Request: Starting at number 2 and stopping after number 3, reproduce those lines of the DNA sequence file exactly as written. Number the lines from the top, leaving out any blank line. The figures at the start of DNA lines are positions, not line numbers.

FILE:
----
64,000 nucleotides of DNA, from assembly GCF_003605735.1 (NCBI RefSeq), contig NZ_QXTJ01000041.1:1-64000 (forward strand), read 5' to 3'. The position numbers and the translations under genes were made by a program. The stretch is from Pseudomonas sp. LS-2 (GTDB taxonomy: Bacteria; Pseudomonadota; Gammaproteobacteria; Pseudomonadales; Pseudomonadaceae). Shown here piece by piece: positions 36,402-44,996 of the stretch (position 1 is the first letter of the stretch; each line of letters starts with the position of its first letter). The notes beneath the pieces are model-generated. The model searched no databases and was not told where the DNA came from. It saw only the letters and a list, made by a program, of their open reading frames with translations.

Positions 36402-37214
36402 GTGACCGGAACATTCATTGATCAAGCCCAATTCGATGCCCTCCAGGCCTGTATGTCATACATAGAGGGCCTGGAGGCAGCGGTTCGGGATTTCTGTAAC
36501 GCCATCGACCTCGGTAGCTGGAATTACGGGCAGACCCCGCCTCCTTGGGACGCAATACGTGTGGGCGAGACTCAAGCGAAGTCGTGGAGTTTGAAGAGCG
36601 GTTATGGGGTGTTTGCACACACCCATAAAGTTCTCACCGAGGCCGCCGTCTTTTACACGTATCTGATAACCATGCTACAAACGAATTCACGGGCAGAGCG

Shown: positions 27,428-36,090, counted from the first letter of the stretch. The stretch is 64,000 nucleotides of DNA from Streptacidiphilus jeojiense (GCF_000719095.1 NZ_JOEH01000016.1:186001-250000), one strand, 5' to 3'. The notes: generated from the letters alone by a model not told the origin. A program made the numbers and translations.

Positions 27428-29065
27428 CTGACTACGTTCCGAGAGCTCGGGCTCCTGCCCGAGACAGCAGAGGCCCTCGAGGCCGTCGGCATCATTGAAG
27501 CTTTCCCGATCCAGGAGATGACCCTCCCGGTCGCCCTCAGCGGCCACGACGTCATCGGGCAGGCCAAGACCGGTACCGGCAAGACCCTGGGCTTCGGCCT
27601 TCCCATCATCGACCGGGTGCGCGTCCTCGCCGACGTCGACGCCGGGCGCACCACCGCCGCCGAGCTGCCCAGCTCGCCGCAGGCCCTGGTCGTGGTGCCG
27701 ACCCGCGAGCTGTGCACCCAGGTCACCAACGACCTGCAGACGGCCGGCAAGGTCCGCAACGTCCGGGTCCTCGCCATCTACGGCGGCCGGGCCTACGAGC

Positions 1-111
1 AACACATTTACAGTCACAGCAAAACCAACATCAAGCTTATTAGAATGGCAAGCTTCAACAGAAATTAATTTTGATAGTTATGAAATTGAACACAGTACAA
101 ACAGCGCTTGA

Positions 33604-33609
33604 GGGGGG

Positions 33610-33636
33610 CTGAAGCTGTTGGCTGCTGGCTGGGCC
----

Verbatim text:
Positions 36402-37214
36402 GTGACCGGAACATTCATTGATCAAGCCCAATTCGATGCCCTCCAGGCCTGTATGTCATACATAGAGGGCCTGGAGGCAGCGGTTCGGGATTTCTGTAAC